Creating a sense of routine and structure often is helpful for everyone involved. Setting up a schedule for both yourself and the kids will help you to monitor your family activities. Kids do best when they know what to expect, so laying out the plan for the day will keep things flowing a little more smoothly and hopefully stop everyone from asking for snacks every 5 minutes.

Enforce Quiet Time

Being home all day long together can feel overly stimulating. Building an hour of quiet time into the day can give everyone a break and a moment to recharge. During this time kids are expected to be in their rooms napping or engaged in a quiet independent activity. I tell my parenting coaching clients that this is an excellent time to practice self-awareness, meditation, and resetting before continuing through the rest of the day (and a little social distancing from the newness of being around eah other 24/7 for an hour never hurts…).

Use Dinner Time to Practice Gratitude as a Family

Cultivating gratitude is consistently shown to positively impact overall happiness so, using dinner time to practice gratitude as a family is an excellent time for cultivating gratitude with your children. Go around the table and say one thing you feel grateful for during dinner. Doing this regularly helps everyone start to tune in to what they feel grateful for throughout the day, it also reminds us that even on our hardest days there is something to be thankful for.

Have a Clean Up Dance Party at the End of the Day

Ending the day with a clean(ish) house may help everyone feel a bit more settled, so take 10 minutes before bedtime to blast the tunes and straighten up the days’ mess. The music makes it feel fun and special and may even end up in an all out dance party which is great for boosting mood and getting some extra exercise. Having a clean home at the end of the day will help set you up for success the following morning.  

Above All Else, Practice Self-Compassion and Patience!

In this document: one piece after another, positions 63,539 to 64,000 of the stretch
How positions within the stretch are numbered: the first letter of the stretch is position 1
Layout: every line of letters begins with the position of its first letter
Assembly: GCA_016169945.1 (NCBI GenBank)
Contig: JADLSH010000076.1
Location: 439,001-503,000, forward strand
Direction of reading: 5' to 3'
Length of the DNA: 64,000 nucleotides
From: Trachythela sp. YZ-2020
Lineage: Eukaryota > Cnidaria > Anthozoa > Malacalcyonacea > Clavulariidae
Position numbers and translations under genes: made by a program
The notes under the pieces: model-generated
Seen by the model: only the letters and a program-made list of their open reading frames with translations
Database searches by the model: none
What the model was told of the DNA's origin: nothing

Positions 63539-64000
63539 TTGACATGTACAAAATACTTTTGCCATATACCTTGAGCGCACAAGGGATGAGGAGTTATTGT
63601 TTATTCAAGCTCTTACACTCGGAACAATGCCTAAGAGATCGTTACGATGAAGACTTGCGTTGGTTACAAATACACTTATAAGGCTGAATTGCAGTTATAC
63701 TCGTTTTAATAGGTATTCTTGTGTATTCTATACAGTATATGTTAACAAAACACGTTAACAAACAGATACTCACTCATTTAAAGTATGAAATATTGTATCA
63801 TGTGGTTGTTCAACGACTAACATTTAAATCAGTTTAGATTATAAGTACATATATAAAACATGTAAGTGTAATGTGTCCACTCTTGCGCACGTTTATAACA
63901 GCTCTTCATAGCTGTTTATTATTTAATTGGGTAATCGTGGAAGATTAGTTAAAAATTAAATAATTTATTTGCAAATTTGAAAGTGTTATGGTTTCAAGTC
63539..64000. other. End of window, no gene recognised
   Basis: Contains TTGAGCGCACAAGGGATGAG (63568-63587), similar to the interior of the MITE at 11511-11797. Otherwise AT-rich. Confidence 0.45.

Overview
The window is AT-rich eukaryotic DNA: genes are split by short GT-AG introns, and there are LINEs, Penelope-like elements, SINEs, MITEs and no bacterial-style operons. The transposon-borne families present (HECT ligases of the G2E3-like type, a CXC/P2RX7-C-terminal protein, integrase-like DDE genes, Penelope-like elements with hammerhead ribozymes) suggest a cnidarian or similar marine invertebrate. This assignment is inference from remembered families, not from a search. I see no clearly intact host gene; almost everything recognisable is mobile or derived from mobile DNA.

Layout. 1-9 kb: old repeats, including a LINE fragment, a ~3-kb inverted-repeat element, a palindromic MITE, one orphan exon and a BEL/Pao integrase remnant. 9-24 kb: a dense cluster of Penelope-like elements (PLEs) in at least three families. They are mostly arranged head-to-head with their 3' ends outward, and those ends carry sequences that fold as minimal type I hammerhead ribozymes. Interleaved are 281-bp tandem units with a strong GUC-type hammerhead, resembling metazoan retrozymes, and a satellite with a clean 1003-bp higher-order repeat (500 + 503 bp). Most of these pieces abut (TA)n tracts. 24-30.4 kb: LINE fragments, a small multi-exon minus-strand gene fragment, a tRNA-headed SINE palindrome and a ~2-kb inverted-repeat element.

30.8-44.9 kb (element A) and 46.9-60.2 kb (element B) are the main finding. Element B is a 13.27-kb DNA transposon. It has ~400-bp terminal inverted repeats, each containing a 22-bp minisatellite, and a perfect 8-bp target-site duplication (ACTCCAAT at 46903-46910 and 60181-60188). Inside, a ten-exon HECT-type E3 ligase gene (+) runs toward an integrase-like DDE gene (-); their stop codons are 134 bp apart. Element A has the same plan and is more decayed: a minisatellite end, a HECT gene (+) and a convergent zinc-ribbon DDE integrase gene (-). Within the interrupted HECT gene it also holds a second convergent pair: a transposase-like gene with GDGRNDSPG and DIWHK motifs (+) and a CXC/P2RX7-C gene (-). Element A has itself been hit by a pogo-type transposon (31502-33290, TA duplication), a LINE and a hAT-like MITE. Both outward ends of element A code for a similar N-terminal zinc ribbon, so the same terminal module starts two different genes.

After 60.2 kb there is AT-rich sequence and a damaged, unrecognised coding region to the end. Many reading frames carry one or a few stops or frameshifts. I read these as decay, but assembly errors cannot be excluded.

It is A LOT to be managing work, kids, your relationship, pets, anxiety etc. Sometimes you will feel like all you’re doing is surviving and that is absolutely ok. 

This is temporary, every day is a new day and a new opportunity to try again. Sometimes you’ll be able to keep the days routine and other days you might need your kids to have a little extra screen time. Be kind to yourself and know that good enough is truly enough.

We can do hard things and we will get through this. Remember to stay connected to your friends and family and if you need some extra support, online therapy and coaching are good options to increase general self care.

Stay strong, you’ve got this.
Jessica Small, M.A., LMFT

 

P.S. If you are looking for an online support group, Growing Self is now accepting new members to our Coronavirus Support Group. Read More Here → Coping with Anxiety, Stress, and Lonliness in the Era of Coronavirus

 

Jessica Small, M.A., LMFT is a Denver-based couples counselor, premarital counselor, therapist, and life coach who is passionate about helping individuals, families & couples create more fulfilling lives and relationships, and to function at an optimum level of health and happiness.

Jessica meets with clients both in-person at our Denver office and by online video.

Let’s  Talk

Your Online Coaching Experts

Online Life Coaching • Online Relationship Coaching • Online Executive Coaching • Online Career Coaching • Online Dating Coaching

We have specialized education and training, and years of experience in helping people achieve their personal and professional goals. We use only evidence based strategies that have been proven by research to help you get clarity and direction, have better relationships, feel happier, and design your ideal life.

Brittany Stewart, LMFT-C

Brittany Stewart, LMFT-C

Relationship Coach & Life Coach

 

 

Brittany is a life coach as well as a  marriage and family therapist. She has expertise in helping her clients create healthy, happy, balanced lives, and satisfying, secure relationships. She can help you connect with your life's purpose, identify and overcome the obstacles currently in the way of your success, and then develop a thoughtful, attainable plan of action to proactively create the life and relationships you desire.

 

 

Amy Noelle Shih, M.A.. LPC

Amy Noelle Shih, M.A.. LPC

Relationship Coach & Life Coach